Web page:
Monday, May 26, 2014

Joshua Levai-Baird said he’s proud of his involvement helping immigrant families with their English literacy.

“It falls in line with my philosophy of education—to always be learning, always have fun, and always do good,” he said. 

Levai-Baird, a senior Elementary Education major, is one of several College of Education students who have participated in the Adult and Family Literacy Program in West Liberty. 

Associate Professor Carolyn Colvin started the program almost 20 years ago. Since then, she and her student tutors have visited West Liberty for 90 minutes each week.

The tutors assist the adult students in a variety of literacy activities, including assistance in preparing for the U.S. Citizenship Test or the GED test, as well as in everyday literacy activities like learning vocabulary to use at a doctor’s office. 

Colvin said one of the best parts about the ongoing project is working with the UI students. Over the years more than 200 College of Education students have participated. “They make excellent tutors, regardless of their skills in a second language,” she said.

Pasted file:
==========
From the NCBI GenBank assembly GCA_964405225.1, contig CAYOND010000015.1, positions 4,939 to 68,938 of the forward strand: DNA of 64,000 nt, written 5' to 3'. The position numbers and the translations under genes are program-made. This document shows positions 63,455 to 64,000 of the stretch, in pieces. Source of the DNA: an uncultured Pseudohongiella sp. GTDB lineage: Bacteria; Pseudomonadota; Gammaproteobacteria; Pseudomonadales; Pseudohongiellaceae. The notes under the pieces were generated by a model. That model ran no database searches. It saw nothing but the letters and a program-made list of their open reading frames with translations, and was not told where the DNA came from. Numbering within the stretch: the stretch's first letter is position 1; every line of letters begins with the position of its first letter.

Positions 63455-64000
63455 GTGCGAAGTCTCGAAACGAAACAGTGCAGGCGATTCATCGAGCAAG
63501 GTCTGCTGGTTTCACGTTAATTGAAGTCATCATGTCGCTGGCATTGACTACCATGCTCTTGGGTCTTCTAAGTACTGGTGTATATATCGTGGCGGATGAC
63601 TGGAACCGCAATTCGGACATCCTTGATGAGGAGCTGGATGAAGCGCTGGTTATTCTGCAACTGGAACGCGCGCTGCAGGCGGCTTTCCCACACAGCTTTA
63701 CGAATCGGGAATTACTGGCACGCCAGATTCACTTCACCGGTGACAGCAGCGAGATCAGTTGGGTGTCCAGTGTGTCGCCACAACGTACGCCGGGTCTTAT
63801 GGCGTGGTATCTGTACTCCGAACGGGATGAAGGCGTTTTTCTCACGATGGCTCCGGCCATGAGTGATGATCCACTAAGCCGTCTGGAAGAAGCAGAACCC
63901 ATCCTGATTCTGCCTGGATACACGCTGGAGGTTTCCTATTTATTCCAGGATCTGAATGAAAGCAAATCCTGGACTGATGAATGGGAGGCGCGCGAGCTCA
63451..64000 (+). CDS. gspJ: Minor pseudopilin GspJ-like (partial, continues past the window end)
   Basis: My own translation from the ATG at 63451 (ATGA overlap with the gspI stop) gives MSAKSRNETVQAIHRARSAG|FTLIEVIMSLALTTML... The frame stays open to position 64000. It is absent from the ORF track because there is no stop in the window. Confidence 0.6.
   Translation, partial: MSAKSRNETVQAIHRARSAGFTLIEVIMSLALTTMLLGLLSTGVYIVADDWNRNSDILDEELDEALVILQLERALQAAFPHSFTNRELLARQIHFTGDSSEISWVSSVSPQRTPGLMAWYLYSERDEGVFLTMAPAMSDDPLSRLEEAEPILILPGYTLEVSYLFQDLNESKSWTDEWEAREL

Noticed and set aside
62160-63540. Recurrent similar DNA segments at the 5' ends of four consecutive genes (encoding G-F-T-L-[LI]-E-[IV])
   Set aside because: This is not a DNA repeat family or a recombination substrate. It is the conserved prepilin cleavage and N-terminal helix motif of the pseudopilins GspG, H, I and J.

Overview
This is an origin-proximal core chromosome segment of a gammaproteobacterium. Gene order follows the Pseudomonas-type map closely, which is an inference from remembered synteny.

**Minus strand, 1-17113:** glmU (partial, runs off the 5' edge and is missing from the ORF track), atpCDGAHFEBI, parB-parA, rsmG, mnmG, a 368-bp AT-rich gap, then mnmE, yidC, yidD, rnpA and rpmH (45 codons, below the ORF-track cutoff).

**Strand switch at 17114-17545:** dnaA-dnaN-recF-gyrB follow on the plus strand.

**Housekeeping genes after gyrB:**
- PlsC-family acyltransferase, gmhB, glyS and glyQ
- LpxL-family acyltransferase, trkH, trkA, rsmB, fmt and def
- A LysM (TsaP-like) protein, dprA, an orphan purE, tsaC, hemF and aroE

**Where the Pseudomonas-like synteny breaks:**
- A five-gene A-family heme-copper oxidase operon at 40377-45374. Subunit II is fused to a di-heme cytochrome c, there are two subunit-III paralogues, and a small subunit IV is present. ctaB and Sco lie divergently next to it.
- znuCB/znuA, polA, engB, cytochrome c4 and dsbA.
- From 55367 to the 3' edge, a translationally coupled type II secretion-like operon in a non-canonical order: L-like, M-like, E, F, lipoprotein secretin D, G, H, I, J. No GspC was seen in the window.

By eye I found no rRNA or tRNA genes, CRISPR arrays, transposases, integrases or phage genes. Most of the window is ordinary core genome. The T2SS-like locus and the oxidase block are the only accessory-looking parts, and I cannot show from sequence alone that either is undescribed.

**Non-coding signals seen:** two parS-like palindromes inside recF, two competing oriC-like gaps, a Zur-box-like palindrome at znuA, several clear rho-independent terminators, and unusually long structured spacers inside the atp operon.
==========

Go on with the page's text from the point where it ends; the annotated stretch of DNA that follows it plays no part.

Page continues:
“At the heart of it, you have to be a strong, flexible teacher and be willing to take some risks,” she said. “I knew the College of Education students would bring their excellent knowledge of teaching because of their area of study.” 

Melanie Reichwald, an MAT student in the College of Education, said she enjoys working with the West Liberty residents where the work often corresponds with concepts she’s learning in the classroom. 

“I’m learning so much about working with people of varying proficiency levels and keeping everyone engaged,” she said. “But we’re also researching something called ‘co-constructed learning,’ a theory that explores how communities of practice work. Within those communities, more advanced speakers will take on leadership roles and help novices feel more comfortable. We see this theory at play all the time in our classes, and it’s exciting to watch theory as reality.” 

Colvin said she is continually inspired by the College of Education students’ work because of their dedication and commitment to students in the program. For some participants, the work doesn’t end when they leave the UI. Some have started or are working to start adult tutoring programs of their own.

“The legacy of pre-service teachers’ participation in the program is lasting,” she said. “At a minimum, students report that they leave their involvement as a tutor with increased awareness of the issues faced by immigrant families in their future schools. They become more sensitive to how to work effectively with ‘newcomer’ parents, whether the family has moved from Indiana or Laos.”